Madness Explained: Psychosis and Human Nature

Author(s) : Richard P. Bentall

Madness Explained: Psychosis and Human Nature

Book Details

  • Publisher : Penguin Books
  • Published : 2004
  • Category :
  • Catalogue No : 92040
  • ISBN 13 : 9780140275407
  • ISBN 10 : 0140275401
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This text explains what madness is, showing that it can be understood in psychological terms, and that by studying it we can learn important insights about the normal mind. 'Bentall demystifies psychosis and restores the patient to a proper place with the rest of humankind...he is uniquely qualified to explain this new approach'. From the foreword by Aaron T. Beck.

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Madness Explained: Psychosis and Human Nature on 24/04/2006

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This is a superb review of the field, showing how a sophisticated view of the mind can be built on the basis of empirical research. It shows how such research can challenge and inspire formulations based on clinical experience. It is also a hopeful account, about the continuities between the normal and the psychotic.

The book is very wide-ranging but the chapters are understandable almost on an individual basis and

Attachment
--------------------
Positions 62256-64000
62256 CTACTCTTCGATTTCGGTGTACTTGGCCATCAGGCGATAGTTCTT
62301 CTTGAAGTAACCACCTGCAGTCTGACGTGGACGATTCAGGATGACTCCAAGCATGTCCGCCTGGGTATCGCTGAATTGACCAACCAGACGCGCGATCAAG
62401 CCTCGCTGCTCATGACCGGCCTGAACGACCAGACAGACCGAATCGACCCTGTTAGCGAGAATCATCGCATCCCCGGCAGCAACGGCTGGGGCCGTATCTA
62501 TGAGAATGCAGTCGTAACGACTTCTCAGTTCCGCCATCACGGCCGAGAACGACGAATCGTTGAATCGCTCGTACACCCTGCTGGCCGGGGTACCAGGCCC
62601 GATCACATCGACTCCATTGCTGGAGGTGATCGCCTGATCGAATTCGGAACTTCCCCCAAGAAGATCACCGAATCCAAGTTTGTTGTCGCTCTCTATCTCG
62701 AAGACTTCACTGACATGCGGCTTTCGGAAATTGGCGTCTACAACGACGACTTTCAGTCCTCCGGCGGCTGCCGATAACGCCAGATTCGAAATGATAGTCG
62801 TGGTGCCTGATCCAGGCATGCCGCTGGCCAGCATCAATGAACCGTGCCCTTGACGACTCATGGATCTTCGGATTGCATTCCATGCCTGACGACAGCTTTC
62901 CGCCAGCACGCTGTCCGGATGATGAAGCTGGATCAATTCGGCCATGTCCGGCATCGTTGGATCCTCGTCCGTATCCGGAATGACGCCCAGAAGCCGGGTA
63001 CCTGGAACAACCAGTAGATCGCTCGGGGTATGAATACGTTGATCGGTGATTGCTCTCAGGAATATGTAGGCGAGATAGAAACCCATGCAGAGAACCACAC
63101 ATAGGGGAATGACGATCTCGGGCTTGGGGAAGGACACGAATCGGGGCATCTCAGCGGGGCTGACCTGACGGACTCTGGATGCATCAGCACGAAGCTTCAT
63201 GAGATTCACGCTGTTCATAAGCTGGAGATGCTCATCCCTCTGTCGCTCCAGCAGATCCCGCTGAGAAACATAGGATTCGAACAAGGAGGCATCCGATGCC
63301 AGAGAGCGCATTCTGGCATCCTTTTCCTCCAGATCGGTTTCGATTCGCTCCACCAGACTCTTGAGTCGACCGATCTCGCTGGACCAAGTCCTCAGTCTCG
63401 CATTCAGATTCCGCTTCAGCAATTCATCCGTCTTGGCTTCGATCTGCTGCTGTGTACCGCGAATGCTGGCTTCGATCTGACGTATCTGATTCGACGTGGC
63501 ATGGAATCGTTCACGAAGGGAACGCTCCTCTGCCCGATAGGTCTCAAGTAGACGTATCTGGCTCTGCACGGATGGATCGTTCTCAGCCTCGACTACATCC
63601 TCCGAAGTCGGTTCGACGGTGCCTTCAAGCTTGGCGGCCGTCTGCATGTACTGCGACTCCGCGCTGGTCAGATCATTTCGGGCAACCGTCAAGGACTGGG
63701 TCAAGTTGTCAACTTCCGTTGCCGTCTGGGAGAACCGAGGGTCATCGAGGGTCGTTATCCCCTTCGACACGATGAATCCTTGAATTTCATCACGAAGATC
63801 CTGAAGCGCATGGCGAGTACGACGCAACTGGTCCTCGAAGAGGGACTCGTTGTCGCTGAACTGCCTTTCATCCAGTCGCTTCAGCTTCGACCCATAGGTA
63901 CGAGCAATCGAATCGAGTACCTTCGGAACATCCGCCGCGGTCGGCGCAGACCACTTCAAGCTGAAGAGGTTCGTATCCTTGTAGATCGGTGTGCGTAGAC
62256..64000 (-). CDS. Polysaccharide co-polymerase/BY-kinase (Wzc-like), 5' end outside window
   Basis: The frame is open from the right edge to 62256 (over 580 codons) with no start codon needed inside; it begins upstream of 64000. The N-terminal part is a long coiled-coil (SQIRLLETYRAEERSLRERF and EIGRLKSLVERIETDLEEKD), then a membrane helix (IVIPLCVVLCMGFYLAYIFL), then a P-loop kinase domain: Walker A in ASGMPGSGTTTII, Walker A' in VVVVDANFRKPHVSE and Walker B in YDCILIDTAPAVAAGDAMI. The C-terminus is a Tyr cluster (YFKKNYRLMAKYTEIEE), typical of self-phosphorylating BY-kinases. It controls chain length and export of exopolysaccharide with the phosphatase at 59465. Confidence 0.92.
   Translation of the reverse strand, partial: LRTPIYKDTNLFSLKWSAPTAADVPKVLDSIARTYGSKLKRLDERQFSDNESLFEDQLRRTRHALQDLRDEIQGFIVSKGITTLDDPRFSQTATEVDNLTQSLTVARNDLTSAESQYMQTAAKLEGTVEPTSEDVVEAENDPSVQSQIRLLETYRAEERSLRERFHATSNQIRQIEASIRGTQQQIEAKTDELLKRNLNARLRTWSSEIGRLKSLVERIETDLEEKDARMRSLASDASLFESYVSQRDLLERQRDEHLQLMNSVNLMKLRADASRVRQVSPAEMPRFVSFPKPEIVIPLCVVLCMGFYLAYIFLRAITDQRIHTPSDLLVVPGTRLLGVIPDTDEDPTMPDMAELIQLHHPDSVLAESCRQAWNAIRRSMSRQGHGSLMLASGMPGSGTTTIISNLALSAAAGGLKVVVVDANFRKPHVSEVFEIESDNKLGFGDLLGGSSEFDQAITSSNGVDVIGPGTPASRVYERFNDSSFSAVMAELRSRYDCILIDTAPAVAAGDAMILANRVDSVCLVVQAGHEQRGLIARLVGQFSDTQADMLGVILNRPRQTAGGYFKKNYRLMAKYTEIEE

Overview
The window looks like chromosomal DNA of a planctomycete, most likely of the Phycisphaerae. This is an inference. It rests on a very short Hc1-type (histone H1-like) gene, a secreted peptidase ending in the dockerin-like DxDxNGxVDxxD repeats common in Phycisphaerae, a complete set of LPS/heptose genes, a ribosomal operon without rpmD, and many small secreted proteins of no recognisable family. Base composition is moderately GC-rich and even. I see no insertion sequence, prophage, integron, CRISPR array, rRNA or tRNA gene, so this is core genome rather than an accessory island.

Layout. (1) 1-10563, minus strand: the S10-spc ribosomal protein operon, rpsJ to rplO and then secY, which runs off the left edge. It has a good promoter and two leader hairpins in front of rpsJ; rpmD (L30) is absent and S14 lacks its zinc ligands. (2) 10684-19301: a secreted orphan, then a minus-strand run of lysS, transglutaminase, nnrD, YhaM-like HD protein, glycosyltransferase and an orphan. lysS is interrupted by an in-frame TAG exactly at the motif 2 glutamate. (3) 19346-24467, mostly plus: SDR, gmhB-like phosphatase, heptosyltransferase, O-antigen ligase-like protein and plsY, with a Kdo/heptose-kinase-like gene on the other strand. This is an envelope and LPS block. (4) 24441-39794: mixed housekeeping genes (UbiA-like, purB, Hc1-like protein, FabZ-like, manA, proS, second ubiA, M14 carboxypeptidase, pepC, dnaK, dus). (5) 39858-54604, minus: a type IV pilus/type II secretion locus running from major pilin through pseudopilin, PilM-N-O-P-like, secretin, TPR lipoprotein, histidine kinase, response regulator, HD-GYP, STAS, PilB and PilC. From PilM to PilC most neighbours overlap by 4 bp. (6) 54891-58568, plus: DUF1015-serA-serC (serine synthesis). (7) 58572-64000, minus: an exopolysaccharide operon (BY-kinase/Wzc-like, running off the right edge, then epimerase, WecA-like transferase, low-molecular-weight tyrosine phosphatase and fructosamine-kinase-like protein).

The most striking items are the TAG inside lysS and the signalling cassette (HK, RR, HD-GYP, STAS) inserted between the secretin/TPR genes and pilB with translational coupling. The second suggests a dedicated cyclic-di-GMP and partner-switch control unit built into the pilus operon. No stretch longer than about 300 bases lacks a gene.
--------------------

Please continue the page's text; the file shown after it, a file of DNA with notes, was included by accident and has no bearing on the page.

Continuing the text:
The English is a pleasure to read.

This reader found it difficult to pigeon-hole Bentall in terms of a specific school. Undoubtedly he takes social psychology, cognitive-behaviourism, biology and parts of the psychoanalytic heritage into account. This isn , however, an arbitrary eclecticism as ideas from different fields are used for inspiration but then weighed as to the evidence available for them. For this reason readers from a psychoanalytic background will be both delighted and frustrated. Aspects of the psychoanalytic heritage such as the Schreber case are dealt with in some detail and Bentalls own theories are substantially inspired by the concept of defense. On the other hand evidence is presented that should make psychodynamic theorists revise fundamental mechanisms that they have long taken for granted, such as the functioning of psychological defense. Bentall rightly refrains from entering into such a discussion.

From a british psychoanalytic point of view the greatest frustration is the lack of discussion of the Kleinian and Independent traditions.

The other criticism that can be made, this time from a medical standpoint, is that the discussion on psychotropic medication is at times too polemical. On the other hand for the medical reader it is also revealing, as psychiatric education contains very scarce descriptions of the psychological effects of drugs - as if they just elevate mood,
educe anxiety or cause sedation. Bentalls review of the field, though not impartial, is inspiring.

The material of the book is now three years old or so, and substantial developments have taken place in some areas (which goes to show the rate of progress of empirical research). However the book remains an excellent review of the psychology of psychosis. It has changed my way of relating to my patients.

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